Increased attention on construction quality and building confidence was the focus of a discussion between the Institute’s SA Chapter, National Policy Advisor Leanne Hardwicke, leaders from several local practices and Fielders on Friday 22nd November.
Changes to the regulatory framework resulting from the Senate Inquiry into Non-Conforming Building Products and the recommendations from the Shergold Weir Report have seen clients attempt to manage their exposure to risk by implementing contracts that require cautious overview.
Members have reported contracts, with unreasonable clauses, uninsurable conditions or blatant scope, program and budget misalignment. Some small to medium sized firms can’t afford the legal advice required to adequately protect themselves (although some insurers may be able to offer insurance specific advice to their members) and low fees do not cover the additional resources that are required.
These contracts also shift the emphasis of the role of the architect. In some cases, the design practitioner (architect), rather than the contractor becomes the party responsible for project delivery – certifying the construction meets all codes and regulations. The architect is expected to be all-knowing, signing off on things that they may not have inspected or that other parties should be responsible for. It’s not practically or legally feasible and in most cases, insurance won’t cover architects for this increased level of responsibility.
It makes logical legal sense that each contributor is accountable for their own work. But in order for this to work, roles and responsibilities, along with the limitations of each role, need to be clearly defined.
Alternatively, there is an opportunity for architects to take back the lead consultant role. Including contract administration engagement in positions such as Clerk of Works or Superintendent should also be considered to address current construction quality issues. These roles are not just about administering the terms of the contract, there’s also a responsibility to administer construction compliance with drawings and specifications. They’re meant to provide an independent set of eyes to review documentation, conduct regular inspections and certify what’s happening on a building site. However, there is no formal qualification or registration process that defines the Superintendent or Clerk of Works role and significant experience is required to perform this role well.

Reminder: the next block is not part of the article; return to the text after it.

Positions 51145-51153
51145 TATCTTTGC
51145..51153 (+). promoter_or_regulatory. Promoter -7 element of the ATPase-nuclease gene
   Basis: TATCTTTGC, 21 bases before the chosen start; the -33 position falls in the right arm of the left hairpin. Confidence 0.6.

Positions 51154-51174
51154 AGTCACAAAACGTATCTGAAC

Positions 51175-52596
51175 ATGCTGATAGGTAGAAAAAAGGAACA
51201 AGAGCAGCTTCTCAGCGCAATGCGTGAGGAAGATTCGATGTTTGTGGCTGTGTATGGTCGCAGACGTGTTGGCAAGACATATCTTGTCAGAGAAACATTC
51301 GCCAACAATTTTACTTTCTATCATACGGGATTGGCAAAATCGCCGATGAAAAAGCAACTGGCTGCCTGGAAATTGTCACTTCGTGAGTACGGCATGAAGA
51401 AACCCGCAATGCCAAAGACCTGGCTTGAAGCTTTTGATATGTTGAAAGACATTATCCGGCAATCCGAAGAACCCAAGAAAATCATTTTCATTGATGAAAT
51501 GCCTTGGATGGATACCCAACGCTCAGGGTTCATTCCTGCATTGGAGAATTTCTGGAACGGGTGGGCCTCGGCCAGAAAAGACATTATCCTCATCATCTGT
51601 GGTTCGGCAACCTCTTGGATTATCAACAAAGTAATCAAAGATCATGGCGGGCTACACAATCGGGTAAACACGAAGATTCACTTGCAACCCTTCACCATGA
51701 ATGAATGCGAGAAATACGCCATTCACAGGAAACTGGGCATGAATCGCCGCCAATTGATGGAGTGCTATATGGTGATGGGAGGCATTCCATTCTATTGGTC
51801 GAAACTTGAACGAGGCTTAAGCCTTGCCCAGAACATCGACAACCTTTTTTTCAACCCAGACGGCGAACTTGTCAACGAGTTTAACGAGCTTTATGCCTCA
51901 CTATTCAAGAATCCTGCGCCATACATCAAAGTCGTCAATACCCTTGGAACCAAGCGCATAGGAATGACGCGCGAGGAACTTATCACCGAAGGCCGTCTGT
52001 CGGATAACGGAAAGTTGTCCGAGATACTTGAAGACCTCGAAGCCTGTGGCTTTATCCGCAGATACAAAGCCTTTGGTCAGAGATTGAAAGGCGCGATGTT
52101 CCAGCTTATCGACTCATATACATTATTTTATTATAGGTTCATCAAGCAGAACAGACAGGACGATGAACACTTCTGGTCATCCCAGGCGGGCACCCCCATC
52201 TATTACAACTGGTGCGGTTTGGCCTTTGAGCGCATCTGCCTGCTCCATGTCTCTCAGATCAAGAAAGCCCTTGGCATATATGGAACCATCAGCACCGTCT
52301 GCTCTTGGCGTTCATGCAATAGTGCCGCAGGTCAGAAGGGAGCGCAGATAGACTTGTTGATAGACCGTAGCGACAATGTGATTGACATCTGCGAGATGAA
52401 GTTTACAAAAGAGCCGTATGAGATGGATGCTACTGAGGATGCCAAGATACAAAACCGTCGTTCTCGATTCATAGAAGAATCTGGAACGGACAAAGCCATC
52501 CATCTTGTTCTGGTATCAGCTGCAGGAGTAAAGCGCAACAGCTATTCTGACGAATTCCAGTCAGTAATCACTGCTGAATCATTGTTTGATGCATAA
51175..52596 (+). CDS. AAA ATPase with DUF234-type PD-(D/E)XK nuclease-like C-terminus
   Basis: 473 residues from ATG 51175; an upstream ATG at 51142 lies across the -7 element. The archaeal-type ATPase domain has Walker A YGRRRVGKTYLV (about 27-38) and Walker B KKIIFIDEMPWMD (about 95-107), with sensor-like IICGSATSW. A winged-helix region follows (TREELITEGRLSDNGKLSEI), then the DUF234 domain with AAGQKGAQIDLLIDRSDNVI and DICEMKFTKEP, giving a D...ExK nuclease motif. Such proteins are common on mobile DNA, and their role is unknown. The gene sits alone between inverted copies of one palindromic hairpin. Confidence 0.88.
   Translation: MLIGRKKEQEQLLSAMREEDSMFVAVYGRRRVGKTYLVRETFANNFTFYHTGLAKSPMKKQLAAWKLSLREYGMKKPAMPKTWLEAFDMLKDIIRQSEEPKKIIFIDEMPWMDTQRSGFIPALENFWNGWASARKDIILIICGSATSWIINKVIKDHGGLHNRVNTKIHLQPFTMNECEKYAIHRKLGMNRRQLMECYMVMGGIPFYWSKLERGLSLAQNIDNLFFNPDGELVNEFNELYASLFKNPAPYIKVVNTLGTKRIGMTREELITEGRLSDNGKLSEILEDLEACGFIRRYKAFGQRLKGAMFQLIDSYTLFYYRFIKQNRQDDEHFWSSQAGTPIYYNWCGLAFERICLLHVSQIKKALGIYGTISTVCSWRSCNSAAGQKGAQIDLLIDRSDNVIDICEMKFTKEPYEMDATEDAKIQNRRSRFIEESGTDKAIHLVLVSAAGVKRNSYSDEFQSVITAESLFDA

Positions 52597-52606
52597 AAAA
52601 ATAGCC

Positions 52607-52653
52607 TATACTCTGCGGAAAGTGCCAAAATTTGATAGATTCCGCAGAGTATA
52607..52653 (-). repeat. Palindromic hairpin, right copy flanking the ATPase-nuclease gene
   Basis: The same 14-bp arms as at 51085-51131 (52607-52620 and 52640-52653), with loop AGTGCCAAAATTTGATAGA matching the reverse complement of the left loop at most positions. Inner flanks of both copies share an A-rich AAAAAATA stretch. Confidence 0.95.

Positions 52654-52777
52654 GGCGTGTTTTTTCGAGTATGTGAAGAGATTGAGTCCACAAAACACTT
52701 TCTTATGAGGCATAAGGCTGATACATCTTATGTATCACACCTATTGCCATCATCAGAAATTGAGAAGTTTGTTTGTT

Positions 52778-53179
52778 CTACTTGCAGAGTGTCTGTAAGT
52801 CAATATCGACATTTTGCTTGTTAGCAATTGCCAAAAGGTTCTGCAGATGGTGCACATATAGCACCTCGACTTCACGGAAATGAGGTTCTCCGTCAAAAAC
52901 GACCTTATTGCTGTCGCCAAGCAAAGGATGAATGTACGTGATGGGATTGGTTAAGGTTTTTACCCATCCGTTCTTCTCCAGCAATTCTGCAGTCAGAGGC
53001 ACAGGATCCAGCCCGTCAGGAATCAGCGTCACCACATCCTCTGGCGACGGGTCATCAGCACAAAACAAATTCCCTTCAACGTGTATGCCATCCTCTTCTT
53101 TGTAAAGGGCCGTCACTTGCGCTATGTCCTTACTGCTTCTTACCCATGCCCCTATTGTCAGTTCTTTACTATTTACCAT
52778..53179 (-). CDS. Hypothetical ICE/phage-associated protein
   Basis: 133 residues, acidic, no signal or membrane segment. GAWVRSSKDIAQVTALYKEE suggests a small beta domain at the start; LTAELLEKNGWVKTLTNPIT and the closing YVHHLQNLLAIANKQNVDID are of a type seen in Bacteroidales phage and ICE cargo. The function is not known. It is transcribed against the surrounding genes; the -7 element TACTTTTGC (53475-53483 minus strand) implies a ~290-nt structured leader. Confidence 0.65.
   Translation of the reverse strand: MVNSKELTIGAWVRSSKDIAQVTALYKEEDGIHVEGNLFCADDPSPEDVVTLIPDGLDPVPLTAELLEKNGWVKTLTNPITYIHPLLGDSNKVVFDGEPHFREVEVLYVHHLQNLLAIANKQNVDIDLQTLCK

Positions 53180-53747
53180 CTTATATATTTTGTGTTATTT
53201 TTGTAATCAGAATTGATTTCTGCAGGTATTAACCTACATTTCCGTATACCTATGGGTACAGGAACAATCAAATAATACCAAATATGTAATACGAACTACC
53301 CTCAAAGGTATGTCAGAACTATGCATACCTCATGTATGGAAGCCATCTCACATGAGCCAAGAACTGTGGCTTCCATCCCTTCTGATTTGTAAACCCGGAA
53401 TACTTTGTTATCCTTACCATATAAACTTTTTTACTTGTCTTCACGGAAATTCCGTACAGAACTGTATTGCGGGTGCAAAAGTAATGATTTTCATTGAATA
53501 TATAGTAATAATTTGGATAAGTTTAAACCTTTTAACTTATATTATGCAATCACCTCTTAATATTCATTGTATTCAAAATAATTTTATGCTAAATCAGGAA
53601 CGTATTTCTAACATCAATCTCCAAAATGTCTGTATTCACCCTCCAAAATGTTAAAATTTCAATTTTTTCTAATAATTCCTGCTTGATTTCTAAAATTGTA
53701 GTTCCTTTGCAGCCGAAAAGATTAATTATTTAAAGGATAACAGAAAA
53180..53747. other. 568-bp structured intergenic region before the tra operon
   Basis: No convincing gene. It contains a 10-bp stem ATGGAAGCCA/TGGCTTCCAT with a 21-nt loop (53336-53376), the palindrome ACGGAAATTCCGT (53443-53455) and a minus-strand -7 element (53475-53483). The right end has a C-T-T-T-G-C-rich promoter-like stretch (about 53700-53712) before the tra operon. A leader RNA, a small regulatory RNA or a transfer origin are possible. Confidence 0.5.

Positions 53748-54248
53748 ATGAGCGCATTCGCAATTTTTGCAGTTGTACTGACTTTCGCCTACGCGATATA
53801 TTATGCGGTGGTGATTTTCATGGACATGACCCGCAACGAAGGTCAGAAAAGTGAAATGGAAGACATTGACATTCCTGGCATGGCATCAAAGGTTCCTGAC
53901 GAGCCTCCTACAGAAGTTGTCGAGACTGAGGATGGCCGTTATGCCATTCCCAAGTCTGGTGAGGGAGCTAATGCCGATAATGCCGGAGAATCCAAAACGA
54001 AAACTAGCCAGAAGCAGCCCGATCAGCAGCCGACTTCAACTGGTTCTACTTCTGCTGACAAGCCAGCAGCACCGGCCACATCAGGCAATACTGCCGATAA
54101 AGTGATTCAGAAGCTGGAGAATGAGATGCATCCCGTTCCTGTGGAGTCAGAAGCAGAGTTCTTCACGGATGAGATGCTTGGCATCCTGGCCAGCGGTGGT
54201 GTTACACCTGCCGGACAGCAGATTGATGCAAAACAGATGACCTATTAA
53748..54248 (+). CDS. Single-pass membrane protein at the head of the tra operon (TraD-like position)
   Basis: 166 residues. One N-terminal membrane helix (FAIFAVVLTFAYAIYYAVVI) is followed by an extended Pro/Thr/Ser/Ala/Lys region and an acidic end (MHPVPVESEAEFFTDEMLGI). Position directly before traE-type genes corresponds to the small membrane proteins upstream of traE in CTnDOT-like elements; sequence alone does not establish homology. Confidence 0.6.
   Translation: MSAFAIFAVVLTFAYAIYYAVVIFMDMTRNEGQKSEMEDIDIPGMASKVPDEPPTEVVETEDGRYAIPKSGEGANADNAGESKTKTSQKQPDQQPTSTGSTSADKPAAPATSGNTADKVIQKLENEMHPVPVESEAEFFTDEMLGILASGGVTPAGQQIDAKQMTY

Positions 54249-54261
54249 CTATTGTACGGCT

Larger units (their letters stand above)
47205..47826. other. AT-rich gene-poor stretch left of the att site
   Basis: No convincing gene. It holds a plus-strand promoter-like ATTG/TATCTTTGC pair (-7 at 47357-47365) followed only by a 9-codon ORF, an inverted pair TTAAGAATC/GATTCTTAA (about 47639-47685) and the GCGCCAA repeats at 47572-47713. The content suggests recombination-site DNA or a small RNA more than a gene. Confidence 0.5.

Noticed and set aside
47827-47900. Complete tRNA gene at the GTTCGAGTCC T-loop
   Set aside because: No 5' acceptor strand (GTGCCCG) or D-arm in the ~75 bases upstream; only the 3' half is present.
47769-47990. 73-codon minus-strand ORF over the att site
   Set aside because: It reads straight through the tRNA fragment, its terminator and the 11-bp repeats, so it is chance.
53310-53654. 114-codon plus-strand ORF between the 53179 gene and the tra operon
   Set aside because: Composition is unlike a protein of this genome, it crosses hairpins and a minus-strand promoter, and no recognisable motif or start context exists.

Currently, there is a lack of consistent requirement for the registration or professional development of building practitioners, a key recommendation from the Shergold Weir Report. The SA Government’s response to the Report’s recommendations focuses on the accredited practitioner scheme implemented on 1 April 2019 as part of the new Planning, Development and Infrastructure Act 2016 and covers practitioners involved in the planning and building approval process. While this is positive the Institute is hoping to see the scope of the SA Government response expanded to address more of the Report’s recommendations.
It should be noted that extra certification needs extra fees and funding for insurances. Money needs to be put into the process somewhere and it is unrealistic to expect these costs to be absorbed by architects or building certifiers.
The Report also places an increased focus on complete and certifiable documentation. In particular, architects need to be fully across their specifications, ensuring all products are tested and compliant with the BCA. This leads to questions of quality control and the expertise of personnel looking after documentation, specification writing and contract administration within a practice. Graduates performing these responsibilities need to be adequately supervised and provided with structured mentorship or formal post-graduate training with set tasks, processes and explanations. The ratio of senior staff to graduates in the workplace is also important for the transfer of skills and knowledge, as is a culture of ongoing professional development. It is the responsibility of the profession to provide their graduates with ongoing training, rounded experience and strong support to ensure their work can be certified and insured.
There is a clear imbalance with current workplace practice and the demands imposed by the increased attention on construction quality and building confidence in both public and private sectors. Increased accountability cannot be achieved with low fees that inevitably result in low standards. With fingers poised to point blame when things go wrong, architects must make sure their work meets certification and insurance standards.
What’s needed is a strong plan for further action and advocacy to support architects through impending changes, including those to the Building Code, the new Planning and Design Code in SA and emerging approaches to procurement.
The Institute is actively driving the agenda in this realm and working on a formal implementation plan for 2020. Discussions about regulations and insurance are taking place with relevant Ministers. There is strong collaboration with other industry bodies, for a universal approach underpinned by a strong code of ethics. Some changes are already taking effect, with continued professional development (CPD) becoming mandated for architects in South Australia likely from next year.
Additionally, the Institute will be working to define the roles and responsibilities of all building professionals, educate about who wears what liability, provide information on where to get relevant advice, and develop consistent guidelines for good practice in procurement.